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Giant 'Slab' Pushing Through Mt. St. Helens

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posted on May, 5 2006 @ 03:03 PM
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The picture that comes with this story is almost too surreal to believe. Apparently, a giant slab of stone has pushed its way up through the top/side of Mt. St. Helens. The sharp, hard, and angular slab is surrounded by a spill of smoldering debris... one can only imagine how much pressure is under it:

www.cbsnews.com...

"The fin-shaped mass is about 300 feet tall and growing 4 feet to 5 feet a day, said Dan Dzurisin, a geologist at the U.S. Geological Survey.

The rock in the crater began growing last November. It's steadily moving west and pushing rock and other debris out of its way as it goes."




posted on May, 7 2006 @ 10:38 AM
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That is honestly one of the coolest things I've ever seen. What it reminds me of is when someone leaves the cap off of a tube of tooth paste. That is the dried up section at the top of the tube. You have to squeeze the crud out before the good stuff can flow freely.



posted on May, 7 2006 @ 12:06 PM
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I saw a news article on this a few days ago, absolutely incredible.
I wonder if this is perhaps a piece of the original mountainside that collaped inward after the major eruption back in the eighties. Sure must be a lot of pressure there to push something that big upwards. I wonder what will happen when it reaches tipping point and falls away from whatever is pushing it upwards?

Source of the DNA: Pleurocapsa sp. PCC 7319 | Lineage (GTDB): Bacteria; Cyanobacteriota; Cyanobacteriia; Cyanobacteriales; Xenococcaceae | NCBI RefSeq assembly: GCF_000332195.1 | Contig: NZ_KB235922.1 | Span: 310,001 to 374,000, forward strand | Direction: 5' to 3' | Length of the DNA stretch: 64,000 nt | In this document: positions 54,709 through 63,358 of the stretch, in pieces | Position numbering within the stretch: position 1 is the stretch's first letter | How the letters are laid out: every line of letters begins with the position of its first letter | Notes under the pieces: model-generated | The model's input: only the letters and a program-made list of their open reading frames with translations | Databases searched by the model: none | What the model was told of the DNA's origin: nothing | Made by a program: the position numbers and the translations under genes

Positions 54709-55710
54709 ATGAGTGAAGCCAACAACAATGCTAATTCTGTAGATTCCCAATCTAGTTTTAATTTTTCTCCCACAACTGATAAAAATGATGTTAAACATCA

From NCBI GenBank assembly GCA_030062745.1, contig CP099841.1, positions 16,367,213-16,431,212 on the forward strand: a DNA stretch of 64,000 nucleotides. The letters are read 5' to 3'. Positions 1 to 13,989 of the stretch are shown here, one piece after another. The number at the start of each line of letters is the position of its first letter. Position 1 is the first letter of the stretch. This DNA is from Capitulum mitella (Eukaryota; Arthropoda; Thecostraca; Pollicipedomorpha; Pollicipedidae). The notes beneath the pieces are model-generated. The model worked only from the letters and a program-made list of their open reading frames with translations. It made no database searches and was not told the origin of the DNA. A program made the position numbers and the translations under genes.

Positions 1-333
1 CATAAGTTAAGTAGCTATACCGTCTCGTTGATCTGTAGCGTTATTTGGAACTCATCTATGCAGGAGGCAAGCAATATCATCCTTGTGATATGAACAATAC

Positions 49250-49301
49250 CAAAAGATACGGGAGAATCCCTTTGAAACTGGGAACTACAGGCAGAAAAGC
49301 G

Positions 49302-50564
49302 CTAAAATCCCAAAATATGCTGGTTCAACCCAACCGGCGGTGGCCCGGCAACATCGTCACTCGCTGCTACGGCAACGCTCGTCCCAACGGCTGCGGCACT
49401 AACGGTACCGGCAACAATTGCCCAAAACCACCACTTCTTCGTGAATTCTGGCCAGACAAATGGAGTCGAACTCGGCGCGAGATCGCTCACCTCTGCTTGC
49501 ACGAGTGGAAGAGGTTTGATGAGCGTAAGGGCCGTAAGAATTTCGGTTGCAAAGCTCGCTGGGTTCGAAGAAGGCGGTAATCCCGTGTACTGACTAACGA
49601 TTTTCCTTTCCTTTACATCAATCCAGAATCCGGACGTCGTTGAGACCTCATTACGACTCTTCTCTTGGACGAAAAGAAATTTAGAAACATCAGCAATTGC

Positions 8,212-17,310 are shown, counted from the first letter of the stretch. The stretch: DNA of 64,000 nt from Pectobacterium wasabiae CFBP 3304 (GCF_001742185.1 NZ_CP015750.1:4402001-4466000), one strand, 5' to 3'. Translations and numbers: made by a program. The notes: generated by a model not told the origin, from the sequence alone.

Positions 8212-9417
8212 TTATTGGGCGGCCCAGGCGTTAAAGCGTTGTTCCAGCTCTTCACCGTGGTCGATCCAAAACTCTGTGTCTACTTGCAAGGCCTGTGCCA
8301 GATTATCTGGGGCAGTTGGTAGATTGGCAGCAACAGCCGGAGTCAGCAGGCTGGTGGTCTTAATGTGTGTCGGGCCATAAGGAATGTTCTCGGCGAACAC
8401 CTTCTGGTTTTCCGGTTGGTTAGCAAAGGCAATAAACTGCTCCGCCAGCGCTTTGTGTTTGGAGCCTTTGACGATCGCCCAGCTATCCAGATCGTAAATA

posted on May, 7 2006 @ 12:12 PM
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Wow, does this mean the surrounding area is going to melt away, plus the cities?. Thank god i live far away,lol. That is rly crazy though. St.Helens seems to always have something new. Maybe this Mountain is possible a huge volcano about to erupt, like in the eighties



posted on May, 7 2006 @ 01:28 PM
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posted by nastalgik
Does this mean the surrounding area is going to melt away, plus the cities? I live far away, That is really crazy though. Mt. St. Helens seems to always have something new. Maybe this mountain is possible a huge volcano about to erupt, like in the eighties? [Edited by Don W]


In 2004, I visited Mt. Hood, nearest volcano to Mt. St. Helens, and ate lunch at the Timberline Lodge, built by the New Deal's WPA, and got some good info on those volcanoes. The region has 5 or 6 active volcanoes. One of them is well past due for a major eruption. The guide explained how the real threat from Mt. Hood, for example, is the predictable mud slide a major eruption will bring with it. This is not so crucial at Mt. St. Helens because the area immediately around it has not developed to the extent it has around Mt. Hood. If Mt. Hood has an event like the 1980 Mt. St. Helen’s, it could cost billions of dollars in property damage and loss of life in the thousands. Delta from Cincinnati (CVG) inbound to Portland (PDX) flies over Mt. St. Helens. But you can’t see much detail from 10,000 feet.

People like to live on the beaches, disregarding hurricanes, so also people love the great Northwest of the US. Disregarding the volcanoes. On my first trip there, I thought I was in the Garden of Eden! It is so beautiful a place.



[edit on 5/7/2006 by donwhite]



posted on May, 7 2006 @ 08:15 PM
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It does make one wonder how much of pressure is behind all that, when it is crunching up the bedrock like Legos.